Soccer is an interesting sport. Two people can watch the exact same game and see two very different things. A certain play may stick out in your mind and might affect all future thoughts about those involved. Those thoughts could be positive or they could be negative. Add in emotion and the passage of time, and something that you remember to be true and think to be true was really not the case.
Let me give an example of this. I was having a conversation about RSL's outside backs with a co-worker. I made the point that Lovel Palmer was much better at crossing the ball than Tony Beltran. My co-worker agreed with me. We both brought up the game in Vancouver last season where Palmer sent in that perfect cross into Sandoval that was headed home for a goal. Of course Palmer was better with his crosses.
This is the perfect example where one amazing play clouded my memory of all other plays that had occurred over the course of the season. This is the reason why it is important that we pay attention to statistics. Statistically, Tony Beltran had a higher percentage of completed crosses last year than Lovel Palmer.
Crossing is a stat that some people asked for last season but was one that I did not track. When I was preparing my data base for this season though I decided to include it. On Saturday, Joao Plata led the team with successful crosses at a 40% success rate. Since I had not tracked this before, I had no idea if 40% was good or not. So I decided to take the time and look back to 2013 to see how our players did with their crosses.
It took a little bit of time to pull out all the data but the results were pretty interesting. Here is everyone on RSL with 10 or more cross attempts. All of this data came out of the Opta Chalkboard on mlssoccer.com.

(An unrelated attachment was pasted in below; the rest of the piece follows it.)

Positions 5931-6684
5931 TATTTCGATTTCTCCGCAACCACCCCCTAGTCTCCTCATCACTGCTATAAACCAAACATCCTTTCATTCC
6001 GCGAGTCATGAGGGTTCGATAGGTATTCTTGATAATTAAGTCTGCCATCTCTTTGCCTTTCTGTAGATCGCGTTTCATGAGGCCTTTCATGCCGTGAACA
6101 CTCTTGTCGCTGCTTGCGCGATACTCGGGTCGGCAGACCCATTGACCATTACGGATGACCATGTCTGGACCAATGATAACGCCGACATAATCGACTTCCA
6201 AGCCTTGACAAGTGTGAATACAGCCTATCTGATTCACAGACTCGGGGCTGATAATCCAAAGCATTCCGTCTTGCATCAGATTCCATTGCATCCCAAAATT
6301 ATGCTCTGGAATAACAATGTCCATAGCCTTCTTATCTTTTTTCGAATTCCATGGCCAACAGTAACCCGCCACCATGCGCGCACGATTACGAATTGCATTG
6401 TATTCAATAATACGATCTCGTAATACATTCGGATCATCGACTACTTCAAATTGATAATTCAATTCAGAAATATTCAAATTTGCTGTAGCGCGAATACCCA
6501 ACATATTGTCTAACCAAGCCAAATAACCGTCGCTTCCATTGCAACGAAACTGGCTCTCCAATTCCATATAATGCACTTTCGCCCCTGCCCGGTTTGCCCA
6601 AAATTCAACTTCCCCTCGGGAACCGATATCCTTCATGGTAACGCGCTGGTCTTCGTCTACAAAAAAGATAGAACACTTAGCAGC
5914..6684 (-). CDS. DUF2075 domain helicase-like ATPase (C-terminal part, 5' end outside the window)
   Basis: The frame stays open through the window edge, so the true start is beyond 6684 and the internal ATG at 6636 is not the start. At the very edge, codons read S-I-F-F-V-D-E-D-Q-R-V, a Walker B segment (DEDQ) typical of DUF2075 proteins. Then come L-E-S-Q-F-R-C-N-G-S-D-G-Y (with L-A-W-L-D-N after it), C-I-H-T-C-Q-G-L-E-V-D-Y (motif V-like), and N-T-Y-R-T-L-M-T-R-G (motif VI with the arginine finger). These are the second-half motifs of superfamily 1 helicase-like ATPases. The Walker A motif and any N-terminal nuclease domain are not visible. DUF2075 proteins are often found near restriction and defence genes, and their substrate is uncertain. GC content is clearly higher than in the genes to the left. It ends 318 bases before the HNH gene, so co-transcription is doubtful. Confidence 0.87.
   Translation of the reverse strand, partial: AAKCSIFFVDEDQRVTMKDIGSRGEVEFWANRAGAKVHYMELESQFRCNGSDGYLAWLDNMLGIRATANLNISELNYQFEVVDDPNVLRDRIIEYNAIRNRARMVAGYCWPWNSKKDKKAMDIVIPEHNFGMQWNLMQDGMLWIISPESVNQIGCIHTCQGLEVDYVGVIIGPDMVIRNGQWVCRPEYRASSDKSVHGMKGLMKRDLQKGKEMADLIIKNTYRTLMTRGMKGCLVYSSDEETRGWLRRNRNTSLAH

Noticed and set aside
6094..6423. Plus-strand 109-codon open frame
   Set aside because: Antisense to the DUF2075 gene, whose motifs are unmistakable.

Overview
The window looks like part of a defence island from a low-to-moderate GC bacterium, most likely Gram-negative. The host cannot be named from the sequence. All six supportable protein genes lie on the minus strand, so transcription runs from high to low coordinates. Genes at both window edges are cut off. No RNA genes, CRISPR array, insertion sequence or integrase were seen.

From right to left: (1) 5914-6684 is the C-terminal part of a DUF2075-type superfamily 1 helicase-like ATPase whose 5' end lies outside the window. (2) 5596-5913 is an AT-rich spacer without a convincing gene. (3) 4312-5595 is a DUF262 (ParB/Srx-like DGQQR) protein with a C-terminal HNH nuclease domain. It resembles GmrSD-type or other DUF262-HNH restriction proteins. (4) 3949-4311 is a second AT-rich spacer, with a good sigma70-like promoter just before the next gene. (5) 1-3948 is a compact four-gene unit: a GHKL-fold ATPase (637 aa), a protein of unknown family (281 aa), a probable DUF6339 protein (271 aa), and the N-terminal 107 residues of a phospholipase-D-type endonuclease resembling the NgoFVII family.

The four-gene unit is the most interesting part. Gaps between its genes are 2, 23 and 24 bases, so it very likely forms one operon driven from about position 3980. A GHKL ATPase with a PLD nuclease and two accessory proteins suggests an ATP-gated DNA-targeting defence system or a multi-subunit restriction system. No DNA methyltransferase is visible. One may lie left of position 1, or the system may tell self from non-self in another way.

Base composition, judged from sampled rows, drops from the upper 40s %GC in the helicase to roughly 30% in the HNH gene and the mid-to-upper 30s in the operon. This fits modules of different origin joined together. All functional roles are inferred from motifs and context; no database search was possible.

|Successful Cross||Unsuccessful Cross||Attempts||Completed Percentage||Min. Played||Min. per Cross attempt|
There are some really interesting numbers that jump out to me. I always knew that RSL attacked more down Beltran's side, but I didn't realize how much more they attacked down that side. You can see this by comparing Beltran's cross attempts to Wingert's. That is a pretty big difference.
It is interesting to see that Beckerman had the best completed percentage on the team. The more I watch him play over the years the more impressed I am with his passing ability. The stat above only proves the point even more.
I was surprised to see how many cross attempts that Garcia took when he was in matches. That is an area of his game he will need to improve upon if he continues to take crosses at such a high rate.
And finally there is Robbie Findley. Findley does a lot of things very well for RSL. Apparently crossing the ball is not one of them. I have to admit as I was compiling the data I kept hoping to find even once where he had a completed cross. Unfortunately I never found it.
What stands out to you? Are you surprised like I was that Beltran had a higher completed percentage than Palmer? Or perhaps that Gil took more attempts (in less time played) than Grabavoy? What other nuggets of information can we learn from the numbers above?